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Patriot Memory Corza 2-Drive NAS Enclosure
Author: Steven Kean
Manufacturer: Patriot Memory
Source: Patriot Memory
Purchase: Newegg.com
Comment or Question: Post Here
Page: 7 of 8 [ 1 2 3 4 5 6 7 8 ]
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September 16, 2009

Testing:

To test the Patriot Memory Corza 2-Drive NAS enclosure I installed a pair of Seagate Barracuda 7200.11 (ST31500341AS) 1.5TB hard drives into it and configured it in a RAID 1 array. I then connected it to my network with a D-Link DIR-655 Gigabit Router. The test system consisted of an Intel Core 2 Duo E8400 with 4GB of memory, an 80GB Seagate SATA II drive with Windows 7 RTM, and a 1.5TB Seagate SATA II drive for storage.

In addition to the computer listed above, a laptop was used to test the same transfer rates to/from the host computer.

The two tests shown below were completed with the same files and testing procedure. Each test was completed three times to obtain the average transfer rate and time. The average transfer rate was obtained using a stopwatch to record the time it took to move the files to and from the Corza. Using NetMeter 1.1.4 Beta 4, the transfer rate was monitored. The "small" file transfer was completed with a folder that contained 1,072 MP3's which totaled 4.1GB. The "large" file transfer was done using a single 7.3GB ISO.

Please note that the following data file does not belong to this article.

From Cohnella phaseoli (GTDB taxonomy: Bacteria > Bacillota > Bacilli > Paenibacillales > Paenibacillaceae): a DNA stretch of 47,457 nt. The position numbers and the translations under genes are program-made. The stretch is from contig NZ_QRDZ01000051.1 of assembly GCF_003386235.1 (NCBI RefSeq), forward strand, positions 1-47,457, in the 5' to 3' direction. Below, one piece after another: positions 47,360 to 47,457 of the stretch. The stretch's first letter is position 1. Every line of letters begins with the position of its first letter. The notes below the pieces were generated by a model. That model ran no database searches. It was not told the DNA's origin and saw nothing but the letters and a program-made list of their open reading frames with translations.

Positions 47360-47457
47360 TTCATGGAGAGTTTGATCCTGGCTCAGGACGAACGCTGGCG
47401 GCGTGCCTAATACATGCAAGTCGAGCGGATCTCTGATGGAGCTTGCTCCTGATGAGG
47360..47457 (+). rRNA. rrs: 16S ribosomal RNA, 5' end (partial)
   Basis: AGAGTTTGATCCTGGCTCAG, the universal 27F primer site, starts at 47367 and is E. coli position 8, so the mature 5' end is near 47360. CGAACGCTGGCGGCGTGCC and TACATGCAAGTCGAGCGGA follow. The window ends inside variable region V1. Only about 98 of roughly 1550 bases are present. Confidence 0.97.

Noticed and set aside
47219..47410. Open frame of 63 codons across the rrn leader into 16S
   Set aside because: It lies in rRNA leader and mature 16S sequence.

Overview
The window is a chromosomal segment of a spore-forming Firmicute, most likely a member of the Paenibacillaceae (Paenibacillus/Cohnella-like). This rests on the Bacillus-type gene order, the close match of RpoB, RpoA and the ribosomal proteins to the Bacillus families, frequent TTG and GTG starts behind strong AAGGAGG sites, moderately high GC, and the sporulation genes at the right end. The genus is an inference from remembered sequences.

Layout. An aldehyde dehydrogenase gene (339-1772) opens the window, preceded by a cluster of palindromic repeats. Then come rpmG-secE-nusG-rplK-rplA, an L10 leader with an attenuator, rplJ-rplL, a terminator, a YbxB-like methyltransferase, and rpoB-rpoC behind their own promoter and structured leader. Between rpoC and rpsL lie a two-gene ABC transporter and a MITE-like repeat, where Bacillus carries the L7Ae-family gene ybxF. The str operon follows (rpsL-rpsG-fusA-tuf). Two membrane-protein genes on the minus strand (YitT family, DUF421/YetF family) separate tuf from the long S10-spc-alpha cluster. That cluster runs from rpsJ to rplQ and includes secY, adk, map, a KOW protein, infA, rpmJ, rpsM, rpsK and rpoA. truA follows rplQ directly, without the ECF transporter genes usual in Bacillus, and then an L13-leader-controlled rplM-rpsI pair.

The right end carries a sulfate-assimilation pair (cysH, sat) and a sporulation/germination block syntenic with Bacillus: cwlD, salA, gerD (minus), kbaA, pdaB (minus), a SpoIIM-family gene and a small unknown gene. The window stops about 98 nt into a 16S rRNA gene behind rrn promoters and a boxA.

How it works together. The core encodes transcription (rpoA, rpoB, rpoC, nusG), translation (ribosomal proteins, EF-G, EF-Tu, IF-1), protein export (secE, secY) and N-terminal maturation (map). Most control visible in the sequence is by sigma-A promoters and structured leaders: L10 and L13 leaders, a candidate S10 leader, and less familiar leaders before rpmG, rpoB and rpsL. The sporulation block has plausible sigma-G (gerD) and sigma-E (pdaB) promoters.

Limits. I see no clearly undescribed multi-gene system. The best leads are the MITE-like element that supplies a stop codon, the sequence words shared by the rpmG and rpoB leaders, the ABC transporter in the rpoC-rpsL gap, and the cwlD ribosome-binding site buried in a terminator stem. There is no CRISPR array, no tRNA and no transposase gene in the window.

Below is a chart detailing how long it took to transfer the selected files to the Corza and to the laptop. As was expected, transferring the files to the computer is much faster than using the Corza. However, you need to keep in mind the advantages of using the Corza versus a dedicated computer.



The next chart details the average transfer rate. Many times the transfer would start out much faster and then drop down and fluctuate. This slight fluctuation is where the average transfer rate would come from. As this chart confirms, it is faster to use a computer as the host of the files versus using the Corza.



The results of these tests are not surprising. A dedicated computer will be much more powerful than the Corza and will be better used to transfer data. However, a dedicated computer is generally going to be more expensive, require more power to operate, need to be patched, has a larger footprint, and will require more maintenance time.

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